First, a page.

In year one, with an exchange rate of £1:1.50, the company's foreign assets are worth £200 in home currency terms and total assets and liabilities are each £300. The debt/equity ratio is 2:1. In year two, the dollar has depreciated and is now trading at the exchange rate of £1:$3. When year two's assets and liabilities are consolidated, the foreign asset is worth 100 pounds (a 50% fall in value in pound terms). For the balance sheet to balance, liabilities must equal assets. The adjustment is made to the value of equity, which must decrease by 100 pounds so liabilities also total 200 pounds.

The adverse effect of this equity adjustment is that the D/E, or gearing ratio, is now substantially changed. This would be a serious problem for the company if it had given a covenant (promise) to keep this ratio below an agreed figure. The consequence for the company might be that the bank that provided the 200 pounds of debt demands it back or it applies penal terms for a waiver of the covenant.

Another unpleasant effect caused by translation is that the value of equity is much lower—not a pleasant situation for shareholders whose investment was worth 100 pounds last year and some (not seeing the balance sheet when published) might try to sell their shares. This selling might depress the company's market share price, or make it difficult for the company to attract additional equity investment.

Some companies would argue that the value of the foreign assets has not changed in local currency terms; it is still worth $300 and its operations and profitability might also be as valuable as they were last year. This means that there is no intrinsic deterioration in value to shareholders. All that has happened is an accounting effect of translating foreign currency. Some companies, therefore, take a relatively relaxed view of translation risk since there is no actual cash flow effect. If the company were to sell its assets at the depreciated exchange rate in year two, this would create a cash flow impact and the translation risk would become transaction risk.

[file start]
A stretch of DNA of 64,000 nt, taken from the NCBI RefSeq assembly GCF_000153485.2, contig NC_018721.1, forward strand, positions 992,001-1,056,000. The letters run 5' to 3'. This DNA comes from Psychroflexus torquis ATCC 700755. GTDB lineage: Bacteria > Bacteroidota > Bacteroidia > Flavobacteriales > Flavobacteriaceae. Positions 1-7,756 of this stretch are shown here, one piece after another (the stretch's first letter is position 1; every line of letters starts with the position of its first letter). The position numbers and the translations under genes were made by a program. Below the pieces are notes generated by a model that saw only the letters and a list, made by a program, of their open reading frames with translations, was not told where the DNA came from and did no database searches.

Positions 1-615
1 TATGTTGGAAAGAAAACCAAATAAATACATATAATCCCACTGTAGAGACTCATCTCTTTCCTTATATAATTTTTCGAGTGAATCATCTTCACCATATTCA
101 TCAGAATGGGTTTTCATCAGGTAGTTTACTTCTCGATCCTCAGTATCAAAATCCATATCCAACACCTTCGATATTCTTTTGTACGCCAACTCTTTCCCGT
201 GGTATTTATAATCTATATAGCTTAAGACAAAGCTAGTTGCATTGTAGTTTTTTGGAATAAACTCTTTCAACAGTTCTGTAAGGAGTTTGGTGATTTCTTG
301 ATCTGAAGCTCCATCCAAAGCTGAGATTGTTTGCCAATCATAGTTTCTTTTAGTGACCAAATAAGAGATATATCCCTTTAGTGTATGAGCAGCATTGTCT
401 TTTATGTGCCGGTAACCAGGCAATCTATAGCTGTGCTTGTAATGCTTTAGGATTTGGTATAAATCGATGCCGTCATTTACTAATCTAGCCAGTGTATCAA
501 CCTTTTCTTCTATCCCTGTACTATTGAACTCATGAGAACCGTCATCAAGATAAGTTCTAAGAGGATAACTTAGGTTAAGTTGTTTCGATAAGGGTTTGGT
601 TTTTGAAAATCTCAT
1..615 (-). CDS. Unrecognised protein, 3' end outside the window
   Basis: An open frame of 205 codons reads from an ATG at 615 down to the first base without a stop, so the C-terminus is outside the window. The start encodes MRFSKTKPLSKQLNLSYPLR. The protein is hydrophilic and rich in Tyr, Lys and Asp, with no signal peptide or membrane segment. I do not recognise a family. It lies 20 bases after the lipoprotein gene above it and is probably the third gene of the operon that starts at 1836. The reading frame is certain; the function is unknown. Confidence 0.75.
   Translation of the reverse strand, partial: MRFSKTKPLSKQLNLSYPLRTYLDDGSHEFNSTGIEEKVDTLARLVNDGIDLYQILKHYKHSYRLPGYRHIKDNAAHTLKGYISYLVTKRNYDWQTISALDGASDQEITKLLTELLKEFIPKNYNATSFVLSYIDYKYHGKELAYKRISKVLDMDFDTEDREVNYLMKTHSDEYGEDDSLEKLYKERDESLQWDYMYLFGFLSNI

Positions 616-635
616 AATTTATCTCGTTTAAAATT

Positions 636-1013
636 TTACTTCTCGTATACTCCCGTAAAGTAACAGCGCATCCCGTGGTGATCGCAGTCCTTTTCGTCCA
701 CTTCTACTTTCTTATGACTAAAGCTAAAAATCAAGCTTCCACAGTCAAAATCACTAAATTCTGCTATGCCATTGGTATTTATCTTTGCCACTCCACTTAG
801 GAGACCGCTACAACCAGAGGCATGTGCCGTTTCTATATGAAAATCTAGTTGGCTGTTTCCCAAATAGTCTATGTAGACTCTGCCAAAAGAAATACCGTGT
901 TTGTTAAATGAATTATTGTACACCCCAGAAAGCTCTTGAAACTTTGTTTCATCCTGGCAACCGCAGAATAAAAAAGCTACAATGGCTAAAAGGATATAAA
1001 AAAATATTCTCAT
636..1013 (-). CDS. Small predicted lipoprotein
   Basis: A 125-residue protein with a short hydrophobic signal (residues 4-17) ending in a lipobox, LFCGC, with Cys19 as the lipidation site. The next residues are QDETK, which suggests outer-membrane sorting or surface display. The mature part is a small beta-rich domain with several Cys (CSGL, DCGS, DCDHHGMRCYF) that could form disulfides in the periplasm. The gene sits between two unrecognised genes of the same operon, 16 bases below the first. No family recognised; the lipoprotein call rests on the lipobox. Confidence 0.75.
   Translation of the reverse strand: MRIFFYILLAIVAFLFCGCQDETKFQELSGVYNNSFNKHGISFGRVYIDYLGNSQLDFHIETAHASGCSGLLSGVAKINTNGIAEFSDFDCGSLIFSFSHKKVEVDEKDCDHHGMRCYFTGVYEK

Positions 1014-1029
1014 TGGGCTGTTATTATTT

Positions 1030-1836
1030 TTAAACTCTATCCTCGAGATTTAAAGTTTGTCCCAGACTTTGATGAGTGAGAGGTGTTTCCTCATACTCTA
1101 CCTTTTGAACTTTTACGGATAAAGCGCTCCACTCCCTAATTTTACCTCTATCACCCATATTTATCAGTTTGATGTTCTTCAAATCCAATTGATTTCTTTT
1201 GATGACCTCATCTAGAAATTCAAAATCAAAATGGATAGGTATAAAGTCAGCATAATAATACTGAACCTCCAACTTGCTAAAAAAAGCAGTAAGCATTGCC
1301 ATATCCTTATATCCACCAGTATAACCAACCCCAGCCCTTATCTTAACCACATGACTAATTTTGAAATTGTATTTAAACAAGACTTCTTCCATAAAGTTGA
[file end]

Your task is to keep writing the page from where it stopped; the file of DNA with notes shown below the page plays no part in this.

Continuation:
Economic Risk

Like transaction risk, economic risk has a cash flow effect on a company. Unlike transaction risk, economic risk relates to uncommitted cash flows, or those from expected but not yet committed future product sales. These future sales, and hence future cash flows, might be reduced when they are exchanged for the home currency if a foreign competitor selling to the same customer as the company (but in the competitor's currency) sees its exchange rate move favorably (versus that of the customer) while the company's exchange rate versus that of the customer, moves unfavorably. Note that the customer could be in the same country as the company (and so have the same home currency) and the company would still have an exposure to economic risk.

The company would therefore lose value (in home currency terms) through no direct fault of its own; its product, for example, could be just as good or better than the competitor's product, it just now costs more to the customer in the customer's currency.

The Bottom Line

Currency risks can have various effects on a company, whether it operates domestically or internationally. Transaction and economic risks affect a company's cash flows, while transaction risk represents the future and known cash flows. Economic risk represents the future (but unknown) cash flows. Translation risk has no cash flow effect, although it could be transformed into transaction risk or economic risk if the company were to realize the value of its foreign currency assets or liabilities. Risk can be tricky to understand, but by breaking it up into these categories, it is easier to see how that risk affects a company's balance sheet.